Identifying Staffing Requirements and Constraints

Once you've identified your required competencies, you have to begin looking at your staffing requirements, which match competencies with actual people in (or outside of) your organization. Look for the optimal candidates for each competency first, and then make note of the second, third, and fourth choices. Devise strategies for filling gaps, either through training, hiring, or contracting. In some cases, it may be appropriate to divide your IT security project plans into phases and shift your competencies accordingly. Sometimes you can reasonably delay hiring or training until a later phase.

Reality usually sets in once you've created your "dream team" (e.g., Jill is temporarily on assignment in Madrid, Spain; Craig is your best IPS/IDS guy, but he's out with a family situation for another month; John is your go-to guy for all Internet-related work, but he's already working overtime to get the new Web site up and running; Lisa is absolutely your best security administrator [users, access controls, auditing, log file management, and so forth], but she's recently been promoted and will be heading off to a new position at a regional office within the month.) You know the drill; your best people are not always available and yet you have a project to plan, implement, manage, and complete. Determining your staffing constraints is where you insert a bit of organizational reality into your "perfect world" security project plan, so that you can actually get your project work done.

Sometimes your staffing constraints are financial.You may need four database administrators to help design and implement database security, but you'd have to temporarily transfer them to your IT payroll and your budget doesn't have the room. Other times you may need to hire a contractor with a specific skill set or hire a new position or bring in a security consultant—all while you're being tasked with improving security for about 5 percent of your overall IT budget. While life and budgets aren't always fair, your job as IT security project manager is to find creative solutions to these problems. Brainstorm with your security project team or make a strong business case to your security project plan sponsor. Whatever you do, you'll have to live with staffing constraints and negotiate your way through the process.

This might also be a milestone or checkpoint that you can use to sit down with your security project plan sponsor and discuss your staffing needs. Since most company's budgets are not unlimited, you're probably going to have to make a few tough decisions. Best practices include going to your security project plan sponsor prepared with your staffing needs, costs, and alternatives. Don't march in with a list of demands, and don't expect your sponsor to solve your problems for you. Be prepared, and come in with various alternatives along with the risks and rewards of those alternatives. Work cooperatively and proactively with your security project plan sponsor to find acceptable solutions to the staffing and budget limitations that you might encounter.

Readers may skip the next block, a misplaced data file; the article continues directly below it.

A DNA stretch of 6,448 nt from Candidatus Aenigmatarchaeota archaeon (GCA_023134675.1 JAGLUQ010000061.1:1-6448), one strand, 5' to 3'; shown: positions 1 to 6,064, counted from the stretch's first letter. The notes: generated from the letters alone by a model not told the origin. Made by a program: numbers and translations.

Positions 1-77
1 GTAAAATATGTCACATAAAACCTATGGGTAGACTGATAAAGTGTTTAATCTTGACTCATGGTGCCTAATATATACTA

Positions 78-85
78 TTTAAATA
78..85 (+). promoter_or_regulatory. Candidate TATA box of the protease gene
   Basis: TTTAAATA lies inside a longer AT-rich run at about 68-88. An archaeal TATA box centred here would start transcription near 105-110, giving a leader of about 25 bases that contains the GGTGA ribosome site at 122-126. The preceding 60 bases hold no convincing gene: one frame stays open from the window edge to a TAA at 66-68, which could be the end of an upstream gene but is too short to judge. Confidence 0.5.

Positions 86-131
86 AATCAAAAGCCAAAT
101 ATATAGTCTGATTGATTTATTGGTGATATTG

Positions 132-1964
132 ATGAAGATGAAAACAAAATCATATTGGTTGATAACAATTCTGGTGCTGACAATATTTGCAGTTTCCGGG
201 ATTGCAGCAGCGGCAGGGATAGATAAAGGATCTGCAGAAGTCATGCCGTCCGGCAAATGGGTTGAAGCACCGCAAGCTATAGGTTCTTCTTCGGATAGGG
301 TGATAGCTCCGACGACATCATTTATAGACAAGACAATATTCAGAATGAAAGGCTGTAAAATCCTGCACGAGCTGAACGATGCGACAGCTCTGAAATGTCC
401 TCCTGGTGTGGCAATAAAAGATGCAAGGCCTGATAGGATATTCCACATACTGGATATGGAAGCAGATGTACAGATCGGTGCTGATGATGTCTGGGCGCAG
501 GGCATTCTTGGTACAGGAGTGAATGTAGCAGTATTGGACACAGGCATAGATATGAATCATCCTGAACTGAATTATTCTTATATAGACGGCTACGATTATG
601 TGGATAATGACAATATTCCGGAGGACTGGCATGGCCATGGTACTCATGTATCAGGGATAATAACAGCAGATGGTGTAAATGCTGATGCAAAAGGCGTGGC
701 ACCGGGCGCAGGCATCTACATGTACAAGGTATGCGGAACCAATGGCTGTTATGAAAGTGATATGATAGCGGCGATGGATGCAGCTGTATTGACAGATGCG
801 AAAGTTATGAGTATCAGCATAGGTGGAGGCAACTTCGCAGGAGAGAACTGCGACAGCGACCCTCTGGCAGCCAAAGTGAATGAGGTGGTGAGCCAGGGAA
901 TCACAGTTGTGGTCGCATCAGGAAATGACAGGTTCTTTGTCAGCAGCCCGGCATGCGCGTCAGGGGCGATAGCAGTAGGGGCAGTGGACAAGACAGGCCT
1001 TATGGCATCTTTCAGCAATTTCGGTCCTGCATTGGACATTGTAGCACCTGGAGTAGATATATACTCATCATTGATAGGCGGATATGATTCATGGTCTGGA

Also keep in mind that if you cannot gather the people you need to fill critical (or required) roles or to provide required competencies, your project is at risk of failing.Though you haven't moved beyond the planning stage yet, you will be positioning your project to fail if you take off without adequate resources and simply hope that something will change down the line. As much as you might not like being the bearer of bad news, you have to work hard with your security project plan sponsor to find a reasonable solution. If your sponsor "orders" you to proceed despite your lack of critical resources, you will have a serious problem on your hands for two reasons. First, it will spell disaster for most projects and, second, you will have a serious security problem in the making. If you can't find someone competent enough to install or configure a new IDS system, you could potentially open the floodgates for hackers—not a good situation and one that will absolutely come back and fall on your shoulders.This can be a difficult situation, but unless you're going to get fired for saying, "I don't want to proceed until I have the needed resources for success," hold firm and negotiate for what you need. Don't hold a hard line—get creative, be flexible, and find the necessary middle ground to get your security project plan work accomplished successfully. The goal is to increase security from its existing state and to find out whether or not you have the right resources to help you get there.

Project Management Made Easy

Project Management Made Easy

What you need to know about… Project Management Made Easy! Project management consists of more than just a large building project and can encompass small projects as well. No matter what the size of your project, you need to have some sort of project management. How you manage your project has everything to do with its outcome.

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